Pictures and text by Mark R. Hatlie
These pictures were taken on December 25th, 2005 at the cemetery in Muehlhausen/Enz, a part of the city of Muehlacker between Stuttgart and Pforzheim. They are of a memorial to a tragedy from September of 1913 when Ernst Wagner, a teacher from Degerloch (now part of Stuttgart) went on a rampage here after killing his wife and four children at home. Here in Muehlhausen, shot nine people, injured several others, and set several buildings on fire before he could be stopped. The murders later inspired Hermann Hesse to write a short novel about the incident. Wagner himself survived and died in a psychiatric clinic in 1938.
|On one of the walls at the local cemetery, there are ten tablets.|
The largest reads, Burial Place
fort the nine loyal members of this community who were shot on the 5th of September 1913
by the murderer and arson Wagner from Degerloch and were buried together at 2 in the
afternoon on 7 September.
Funeral text: Psalm 90:1-3
Lord, thou hast been our dwelling place in all generations. Before the mountains were
brought forth, or ever thou hadst formed the earth and the world, even from everlasting
to everlasting, thou art God. Thou turnest man to destruction; and sayest, Return, ye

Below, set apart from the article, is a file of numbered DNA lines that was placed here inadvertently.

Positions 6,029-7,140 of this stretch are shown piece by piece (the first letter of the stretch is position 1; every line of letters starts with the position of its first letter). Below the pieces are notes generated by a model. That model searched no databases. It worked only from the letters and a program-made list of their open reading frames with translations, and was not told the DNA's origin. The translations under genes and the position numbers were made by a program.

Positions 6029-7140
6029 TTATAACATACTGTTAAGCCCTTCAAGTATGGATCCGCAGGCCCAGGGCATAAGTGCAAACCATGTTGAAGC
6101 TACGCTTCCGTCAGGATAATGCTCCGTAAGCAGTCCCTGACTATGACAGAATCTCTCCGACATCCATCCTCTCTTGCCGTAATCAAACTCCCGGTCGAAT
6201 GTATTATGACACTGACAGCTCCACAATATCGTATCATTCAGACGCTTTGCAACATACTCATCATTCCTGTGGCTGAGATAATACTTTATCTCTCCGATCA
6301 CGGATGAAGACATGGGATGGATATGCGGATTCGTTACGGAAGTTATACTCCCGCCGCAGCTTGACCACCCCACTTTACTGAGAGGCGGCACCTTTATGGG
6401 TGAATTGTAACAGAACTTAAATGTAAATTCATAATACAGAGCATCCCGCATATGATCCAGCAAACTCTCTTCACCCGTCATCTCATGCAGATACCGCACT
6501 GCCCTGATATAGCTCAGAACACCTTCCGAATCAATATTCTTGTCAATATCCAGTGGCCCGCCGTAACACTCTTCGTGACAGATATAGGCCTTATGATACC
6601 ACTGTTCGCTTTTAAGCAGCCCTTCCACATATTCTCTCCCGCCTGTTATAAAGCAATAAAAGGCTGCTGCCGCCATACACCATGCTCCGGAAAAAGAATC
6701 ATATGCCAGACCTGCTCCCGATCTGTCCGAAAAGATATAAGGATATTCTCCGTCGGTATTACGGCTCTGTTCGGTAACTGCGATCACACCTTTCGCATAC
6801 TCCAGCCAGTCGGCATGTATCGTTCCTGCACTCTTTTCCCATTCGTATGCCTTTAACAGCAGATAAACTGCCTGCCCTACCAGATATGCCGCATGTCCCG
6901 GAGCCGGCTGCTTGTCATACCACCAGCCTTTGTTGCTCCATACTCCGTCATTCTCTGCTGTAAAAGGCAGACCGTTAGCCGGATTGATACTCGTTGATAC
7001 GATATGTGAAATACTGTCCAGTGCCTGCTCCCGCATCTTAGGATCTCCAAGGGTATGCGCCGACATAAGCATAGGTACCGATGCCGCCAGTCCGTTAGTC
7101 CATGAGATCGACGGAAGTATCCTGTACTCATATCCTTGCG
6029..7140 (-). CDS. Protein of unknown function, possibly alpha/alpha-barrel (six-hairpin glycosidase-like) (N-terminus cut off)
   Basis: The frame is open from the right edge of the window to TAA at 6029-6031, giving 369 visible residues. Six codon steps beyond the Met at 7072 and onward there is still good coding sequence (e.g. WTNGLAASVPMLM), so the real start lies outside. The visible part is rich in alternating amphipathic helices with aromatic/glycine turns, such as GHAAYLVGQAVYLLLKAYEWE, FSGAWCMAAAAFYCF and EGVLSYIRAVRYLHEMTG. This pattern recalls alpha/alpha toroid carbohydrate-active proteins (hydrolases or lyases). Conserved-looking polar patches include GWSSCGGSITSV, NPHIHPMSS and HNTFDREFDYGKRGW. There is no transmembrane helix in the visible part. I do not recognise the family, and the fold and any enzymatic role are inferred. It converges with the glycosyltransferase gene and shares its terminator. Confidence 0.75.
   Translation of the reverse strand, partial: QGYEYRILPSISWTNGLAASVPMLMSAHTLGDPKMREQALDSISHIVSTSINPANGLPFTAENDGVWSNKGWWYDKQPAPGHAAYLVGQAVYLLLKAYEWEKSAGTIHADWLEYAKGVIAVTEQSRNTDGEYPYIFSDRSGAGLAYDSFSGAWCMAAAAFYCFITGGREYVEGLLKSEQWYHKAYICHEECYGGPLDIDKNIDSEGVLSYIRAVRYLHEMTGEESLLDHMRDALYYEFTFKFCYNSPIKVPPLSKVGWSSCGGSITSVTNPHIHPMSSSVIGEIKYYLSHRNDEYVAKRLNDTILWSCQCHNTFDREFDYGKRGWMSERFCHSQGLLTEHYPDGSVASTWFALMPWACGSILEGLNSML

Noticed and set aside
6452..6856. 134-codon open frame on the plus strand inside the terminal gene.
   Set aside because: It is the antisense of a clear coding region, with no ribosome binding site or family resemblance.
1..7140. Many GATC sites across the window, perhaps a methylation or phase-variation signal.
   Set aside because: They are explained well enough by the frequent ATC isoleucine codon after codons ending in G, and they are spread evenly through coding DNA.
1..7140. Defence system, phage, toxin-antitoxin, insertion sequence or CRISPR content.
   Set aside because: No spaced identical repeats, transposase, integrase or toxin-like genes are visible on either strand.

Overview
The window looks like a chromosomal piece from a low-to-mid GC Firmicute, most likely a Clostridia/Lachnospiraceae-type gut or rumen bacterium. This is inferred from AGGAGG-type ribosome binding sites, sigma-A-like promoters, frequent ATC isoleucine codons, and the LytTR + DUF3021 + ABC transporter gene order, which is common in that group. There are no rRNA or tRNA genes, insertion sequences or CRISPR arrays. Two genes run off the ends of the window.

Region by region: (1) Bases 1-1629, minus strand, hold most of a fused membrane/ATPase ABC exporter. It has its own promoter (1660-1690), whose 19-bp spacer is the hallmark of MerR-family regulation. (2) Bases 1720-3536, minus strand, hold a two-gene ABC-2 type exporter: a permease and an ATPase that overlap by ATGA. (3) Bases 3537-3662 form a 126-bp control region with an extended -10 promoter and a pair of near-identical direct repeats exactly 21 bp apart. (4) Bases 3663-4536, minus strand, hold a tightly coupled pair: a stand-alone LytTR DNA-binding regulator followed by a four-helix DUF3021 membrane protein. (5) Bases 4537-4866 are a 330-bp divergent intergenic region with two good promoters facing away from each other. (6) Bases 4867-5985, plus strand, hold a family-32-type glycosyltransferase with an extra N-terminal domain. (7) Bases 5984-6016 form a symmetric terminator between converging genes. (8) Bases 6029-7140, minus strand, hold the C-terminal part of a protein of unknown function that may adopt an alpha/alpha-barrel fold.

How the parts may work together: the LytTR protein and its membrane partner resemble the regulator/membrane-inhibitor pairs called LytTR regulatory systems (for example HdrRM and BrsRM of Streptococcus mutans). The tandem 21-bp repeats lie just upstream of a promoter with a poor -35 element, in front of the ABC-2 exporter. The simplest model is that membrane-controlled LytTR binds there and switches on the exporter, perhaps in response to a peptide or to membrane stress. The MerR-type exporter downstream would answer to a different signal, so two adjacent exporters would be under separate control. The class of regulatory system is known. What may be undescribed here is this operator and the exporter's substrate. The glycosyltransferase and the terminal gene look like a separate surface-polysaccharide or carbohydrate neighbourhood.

children of men.
It is interesting that the memorial actually mentions the murderer by name.
|There is a separate smaller tablet for each of the nine victims. They list the name, birthdate, birth location and, for the men, the occupation of each.|
|Here's a close-up of one of the nine stones. The old-fashioned sounding "dahier" is used to note that she was born "here" in town.|
Detailed background information on the Wagner incident has been collected in: Neuzner, Bernd; Brandstätter, Horst: Wagner. Lehrer, Dichter, Massenmörder. Samt Hermann Hesses Novelle Klein und Wagner. Eichborn Verlag: Frankfurt am Main, 1990.
I would like to thank Matthias Scheible of Lomersheim for showing me the site and pointing out examples of how relatives of the victims are still very much a part of the local community.